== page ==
For the past 15 years, my dad has been a bi-vocational pastor, working 40+ hours as a journalist and pastoring a small church. His life is service. He’s normally the first one at his church, helping set up chairs before the service, and he’s the last one to leave, collecting the fold-up church stand from the roadside on his way home. It’s not just duty; it’s joy.

My mom drives 10 hours every few months to my house to serve me for a week. She cooks, cleans and plays all day every day. She serves the women in her church. In fact, my parents are using some of their evenings to babysit for other families. It’s not just duty; it’s joy.

It’s the joy of being loved and known that motivates their own love and service. It’s the knowledge that Jesus Christ humbled Himself. But just knowing this isn’t enough. Their service is fueled not just by knowledge, but by receiving incredible grace. And they are conduits for this grace, dispensing it to all who know them.

My parents aren’t perfect, but they are a beautiful testament of the power of God’s saving, redeeming, sanctifying grace in the hearts of two flawed people.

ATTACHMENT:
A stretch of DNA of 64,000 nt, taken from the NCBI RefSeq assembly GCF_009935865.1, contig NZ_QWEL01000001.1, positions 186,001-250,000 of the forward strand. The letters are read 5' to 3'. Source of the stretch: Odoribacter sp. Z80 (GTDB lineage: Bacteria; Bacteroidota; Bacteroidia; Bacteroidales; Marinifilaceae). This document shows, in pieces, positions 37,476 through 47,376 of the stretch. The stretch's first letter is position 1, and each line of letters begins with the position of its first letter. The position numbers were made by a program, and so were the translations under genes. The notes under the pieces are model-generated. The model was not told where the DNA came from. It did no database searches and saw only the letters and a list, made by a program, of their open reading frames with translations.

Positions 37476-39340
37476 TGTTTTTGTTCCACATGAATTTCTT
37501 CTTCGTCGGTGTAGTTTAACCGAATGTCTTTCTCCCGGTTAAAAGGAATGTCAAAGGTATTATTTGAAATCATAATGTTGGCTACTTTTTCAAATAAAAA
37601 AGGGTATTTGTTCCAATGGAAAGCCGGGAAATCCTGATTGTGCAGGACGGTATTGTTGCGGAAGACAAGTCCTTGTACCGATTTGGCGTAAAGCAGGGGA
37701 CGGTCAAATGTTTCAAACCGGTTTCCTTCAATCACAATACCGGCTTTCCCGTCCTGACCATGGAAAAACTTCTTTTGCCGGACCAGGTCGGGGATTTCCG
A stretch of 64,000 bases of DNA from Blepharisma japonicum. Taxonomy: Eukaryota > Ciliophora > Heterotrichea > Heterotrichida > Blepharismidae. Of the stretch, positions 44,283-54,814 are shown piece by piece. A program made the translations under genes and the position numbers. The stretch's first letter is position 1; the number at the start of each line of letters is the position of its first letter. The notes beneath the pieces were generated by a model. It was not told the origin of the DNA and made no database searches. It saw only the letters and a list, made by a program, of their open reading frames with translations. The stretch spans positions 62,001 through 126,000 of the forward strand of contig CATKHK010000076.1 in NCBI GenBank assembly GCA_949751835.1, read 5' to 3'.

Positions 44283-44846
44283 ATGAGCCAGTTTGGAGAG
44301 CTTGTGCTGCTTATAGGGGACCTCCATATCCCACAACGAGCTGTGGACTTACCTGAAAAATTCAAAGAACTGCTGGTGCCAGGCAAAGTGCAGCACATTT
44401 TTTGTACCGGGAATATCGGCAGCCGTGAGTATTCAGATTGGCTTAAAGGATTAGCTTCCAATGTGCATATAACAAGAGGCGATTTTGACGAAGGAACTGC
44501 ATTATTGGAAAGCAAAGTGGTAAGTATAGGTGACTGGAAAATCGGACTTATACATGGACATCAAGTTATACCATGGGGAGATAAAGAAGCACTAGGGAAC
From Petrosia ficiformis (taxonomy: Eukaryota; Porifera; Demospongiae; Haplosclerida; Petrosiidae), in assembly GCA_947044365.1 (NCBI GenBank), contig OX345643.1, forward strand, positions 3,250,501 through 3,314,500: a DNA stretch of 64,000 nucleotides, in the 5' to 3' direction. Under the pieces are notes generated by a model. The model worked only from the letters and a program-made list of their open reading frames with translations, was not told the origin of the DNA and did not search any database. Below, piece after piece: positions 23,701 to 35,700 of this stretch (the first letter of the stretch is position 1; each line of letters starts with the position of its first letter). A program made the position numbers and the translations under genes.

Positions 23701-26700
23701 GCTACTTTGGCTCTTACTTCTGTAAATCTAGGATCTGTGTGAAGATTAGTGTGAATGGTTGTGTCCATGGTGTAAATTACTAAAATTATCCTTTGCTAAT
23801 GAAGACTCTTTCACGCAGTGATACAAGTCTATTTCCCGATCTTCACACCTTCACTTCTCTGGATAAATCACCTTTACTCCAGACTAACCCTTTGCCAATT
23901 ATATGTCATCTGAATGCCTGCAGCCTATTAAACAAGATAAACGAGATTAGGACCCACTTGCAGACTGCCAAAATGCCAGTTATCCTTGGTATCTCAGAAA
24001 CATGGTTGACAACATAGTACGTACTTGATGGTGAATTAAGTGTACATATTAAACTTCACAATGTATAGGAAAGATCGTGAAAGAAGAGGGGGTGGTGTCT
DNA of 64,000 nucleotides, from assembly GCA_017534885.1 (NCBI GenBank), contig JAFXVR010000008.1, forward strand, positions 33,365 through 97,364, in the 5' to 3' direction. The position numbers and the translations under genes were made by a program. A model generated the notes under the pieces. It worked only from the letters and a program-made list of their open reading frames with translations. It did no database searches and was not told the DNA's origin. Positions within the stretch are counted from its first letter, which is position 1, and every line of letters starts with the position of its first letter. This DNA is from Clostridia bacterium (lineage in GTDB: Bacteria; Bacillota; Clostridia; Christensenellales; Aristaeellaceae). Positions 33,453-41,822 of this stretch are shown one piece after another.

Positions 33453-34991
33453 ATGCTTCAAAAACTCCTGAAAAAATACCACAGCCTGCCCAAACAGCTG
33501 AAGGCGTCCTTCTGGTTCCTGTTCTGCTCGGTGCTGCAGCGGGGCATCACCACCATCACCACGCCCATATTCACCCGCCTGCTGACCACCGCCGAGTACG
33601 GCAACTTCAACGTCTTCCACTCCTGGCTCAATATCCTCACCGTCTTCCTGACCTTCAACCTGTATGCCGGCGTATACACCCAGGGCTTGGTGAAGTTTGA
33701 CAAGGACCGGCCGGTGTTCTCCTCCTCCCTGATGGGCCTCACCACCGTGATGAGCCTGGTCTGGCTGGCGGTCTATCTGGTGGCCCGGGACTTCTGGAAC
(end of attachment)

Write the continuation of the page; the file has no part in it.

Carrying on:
So today I just want to say thank you. I love you, Dad and Mom.

My Love/Hate Relationship with Santa Claus

'Santa Claus with reindeer at the beach: Panama City Beach, Florida' photo (c) 1956, Florida Memory - license: http://www.flickr.com/commons/usage/

So I have a bit of a love/hate thing going on with Santa right now. I’m wondering if anyone else has dealt with this tension in the past, so I’m just going to put it out there and see what others think.

We’ll start with the hate, naturally.

Erik and I are both products of Santa-less homes. He was never part of our Christmas traditions, and we didn’t know any different. So when we began our own traditions with our kids, we had no category for Santa. In fact, when our daughter was 2, she somehow morphed Santa and Noah into one jolly, animal-saving being. I remember pushing her in a shopping cart around Lowe’s and, upon seeing a life-sized Santa figure, hearing her shout, “Noah says ‘Ho, Ho, Ho!'” Naturally, I did nothing to correct this. (Incidentally, I may have also allowed my young son to believe the bear says “wuah ha ha” for far too long…parents just do this when their kids say cute stuff…I’m banking on no permanent damage being done).